Sequential side-chain residue motions transform the binary into the ternary state of DNA polymerase lambda.

Abstract:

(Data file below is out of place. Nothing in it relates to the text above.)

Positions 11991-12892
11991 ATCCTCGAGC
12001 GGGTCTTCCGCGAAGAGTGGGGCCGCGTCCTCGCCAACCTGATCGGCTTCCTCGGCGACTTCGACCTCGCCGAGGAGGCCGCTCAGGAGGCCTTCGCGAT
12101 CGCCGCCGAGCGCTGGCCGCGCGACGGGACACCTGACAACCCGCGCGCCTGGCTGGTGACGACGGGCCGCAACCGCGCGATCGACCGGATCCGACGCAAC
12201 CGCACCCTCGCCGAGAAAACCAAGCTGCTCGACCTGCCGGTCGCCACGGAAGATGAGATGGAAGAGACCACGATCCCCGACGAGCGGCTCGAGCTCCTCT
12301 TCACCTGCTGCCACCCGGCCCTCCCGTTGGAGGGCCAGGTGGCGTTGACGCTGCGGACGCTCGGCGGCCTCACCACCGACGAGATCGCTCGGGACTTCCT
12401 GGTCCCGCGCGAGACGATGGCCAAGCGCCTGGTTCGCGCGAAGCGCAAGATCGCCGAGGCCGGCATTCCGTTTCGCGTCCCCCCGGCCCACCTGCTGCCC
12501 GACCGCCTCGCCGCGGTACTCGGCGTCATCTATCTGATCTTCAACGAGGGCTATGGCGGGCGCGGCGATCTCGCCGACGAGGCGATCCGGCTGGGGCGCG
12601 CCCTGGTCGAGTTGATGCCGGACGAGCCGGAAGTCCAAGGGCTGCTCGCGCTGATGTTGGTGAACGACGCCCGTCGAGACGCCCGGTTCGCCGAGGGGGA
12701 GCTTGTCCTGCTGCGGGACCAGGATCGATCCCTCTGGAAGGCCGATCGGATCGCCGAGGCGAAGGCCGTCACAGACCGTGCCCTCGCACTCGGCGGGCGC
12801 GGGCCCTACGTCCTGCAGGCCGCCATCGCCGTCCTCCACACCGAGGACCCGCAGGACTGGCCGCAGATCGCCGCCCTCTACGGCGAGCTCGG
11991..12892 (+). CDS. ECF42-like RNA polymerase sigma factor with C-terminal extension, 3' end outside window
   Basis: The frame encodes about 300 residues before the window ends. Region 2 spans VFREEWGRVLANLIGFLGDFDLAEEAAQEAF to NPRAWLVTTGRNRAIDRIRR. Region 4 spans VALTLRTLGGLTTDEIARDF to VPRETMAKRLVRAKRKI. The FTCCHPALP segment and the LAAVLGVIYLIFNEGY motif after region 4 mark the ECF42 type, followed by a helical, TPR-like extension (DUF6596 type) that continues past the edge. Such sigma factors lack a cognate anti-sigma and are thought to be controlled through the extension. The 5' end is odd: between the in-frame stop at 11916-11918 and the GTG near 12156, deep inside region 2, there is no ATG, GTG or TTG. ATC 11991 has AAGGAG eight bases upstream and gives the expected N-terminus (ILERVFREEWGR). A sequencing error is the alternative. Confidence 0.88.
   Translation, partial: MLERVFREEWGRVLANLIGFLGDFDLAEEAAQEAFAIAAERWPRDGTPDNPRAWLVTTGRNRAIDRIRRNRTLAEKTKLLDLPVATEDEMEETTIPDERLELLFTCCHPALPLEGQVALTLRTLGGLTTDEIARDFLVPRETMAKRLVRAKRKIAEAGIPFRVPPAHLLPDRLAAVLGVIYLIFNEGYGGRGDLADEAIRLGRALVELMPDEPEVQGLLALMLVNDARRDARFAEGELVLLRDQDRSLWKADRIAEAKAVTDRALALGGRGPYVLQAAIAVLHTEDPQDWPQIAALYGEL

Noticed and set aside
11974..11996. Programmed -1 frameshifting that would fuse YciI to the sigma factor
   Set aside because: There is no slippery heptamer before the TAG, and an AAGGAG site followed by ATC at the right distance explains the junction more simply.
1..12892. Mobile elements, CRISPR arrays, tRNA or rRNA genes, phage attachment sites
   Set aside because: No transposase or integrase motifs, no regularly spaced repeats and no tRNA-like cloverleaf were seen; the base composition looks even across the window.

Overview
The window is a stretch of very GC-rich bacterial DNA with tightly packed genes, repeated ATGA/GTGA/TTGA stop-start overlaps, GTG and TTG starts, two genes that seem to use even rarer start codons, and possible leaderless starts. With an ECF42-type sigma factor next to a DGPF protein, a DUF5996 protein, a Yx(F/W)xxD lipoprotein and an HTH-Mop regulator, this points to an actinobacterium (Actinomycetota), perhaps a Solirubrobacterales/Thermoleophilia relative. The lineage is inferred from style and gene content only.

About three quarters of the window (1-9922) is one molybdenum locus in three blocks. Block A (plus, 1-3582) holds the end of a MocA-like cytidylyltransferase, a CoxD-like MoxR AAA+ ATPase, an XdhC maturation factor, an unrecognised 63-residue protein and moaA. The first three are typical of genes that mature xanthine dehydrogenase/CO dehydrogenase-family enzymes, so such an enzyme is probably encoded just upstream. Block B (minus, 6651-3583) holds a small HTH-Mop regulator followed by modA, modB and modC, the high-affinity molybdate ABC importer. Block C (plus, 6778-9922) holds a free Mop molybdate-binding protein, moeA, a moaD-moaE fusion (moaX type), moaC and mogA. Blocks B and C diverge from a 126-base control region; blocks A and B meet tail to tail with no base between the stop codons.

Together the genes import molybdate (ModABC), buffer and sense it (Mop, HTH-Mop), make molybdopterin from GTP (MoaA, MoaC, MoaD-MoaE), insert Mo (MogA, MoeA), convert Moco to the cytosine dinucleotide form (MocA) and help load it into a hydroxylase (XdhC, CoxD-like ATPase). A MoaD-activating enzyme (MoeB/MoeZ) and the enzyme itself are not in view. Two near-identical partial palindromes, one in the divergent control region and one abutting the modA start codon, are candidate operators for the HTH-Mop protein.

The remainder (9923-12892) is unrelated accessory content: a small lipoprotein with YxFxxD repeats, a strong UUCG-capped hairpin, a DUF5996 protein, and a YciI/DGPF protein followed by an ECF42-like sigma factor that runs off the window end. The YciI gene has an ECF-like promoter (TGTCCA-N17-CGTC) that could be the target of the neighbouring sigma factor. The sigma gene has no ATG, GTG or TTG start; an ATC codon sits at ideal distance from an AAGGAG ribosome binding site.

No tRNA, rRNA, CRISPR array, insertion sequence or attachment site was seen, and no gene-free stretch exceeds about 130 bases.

The nature of conformational transitions in DNA polymerase lambda (pol lambda), a low-fidelity DNA repair enzyme in the X-family that fills short nucleotide gaps, is investigated. Specifically, to determine whether pol lambda has an induced-fit mechanism and open-to-closed transition before chemistry, we analyze a series of molecular dynamics simulations from both the binary and ternary states before chemistry, with and without the incoming nucleotide, with and without the catalytic Mg(2+) ion in the active site, and with alterations in active site residues Ile(492) and Arg(517). Though flips occurred for several side-chain residues (Ile(492), Tyr(505), Phe(506)) in the active site toward the binary (inactive) conformation and partial DNA motion toward the binary position occurred without the incoming nucleotide, large-scale subdomain motions were not observed in any trajectory from the ternary complex regardless of the presence of the catalytic ion. Simulations from the binary state with incoming nucleotide exhibit more thumb subdomain motion, particularly in the loop containing beta-strand 8 in the thumb, but closing occurred only in the Ile(492)Ala mutant trajectory started from the binary state with incoming nucleotide and both ions. Further connections between active site residues and the DNA position are also revealed through our Ile(492)Ala and Arg(517)Ala mutant studies. Our combined studies suggest that while pol lambda does not demonstrate large-scale subdomain movements as DNA polymerase beta (pol beta), significant DNA motion exists, and there are sequential subtle side chain and other motions-associated with Arg(514), Arg(517), Ile(492), Phe(506), Tyr(505), the DNA, and again Arg(514) and Arg(517)-all coupled to active site divalent ions and the DNA motion. Collectively, these motions transform pol lambda to the chemistry-competent state. Significantly, analogs of these residues in pol beta (Lys(280), Arg(283), Arg(258), Phe(272), and Tyr(271), respectively) have demonstrated roles in determining enzyme efficiency and fidelity. As proposed for pol beta, motions of these residues may serve as gate-keepers by controlling the evolution of the reaction pathway before the chemical reaction.

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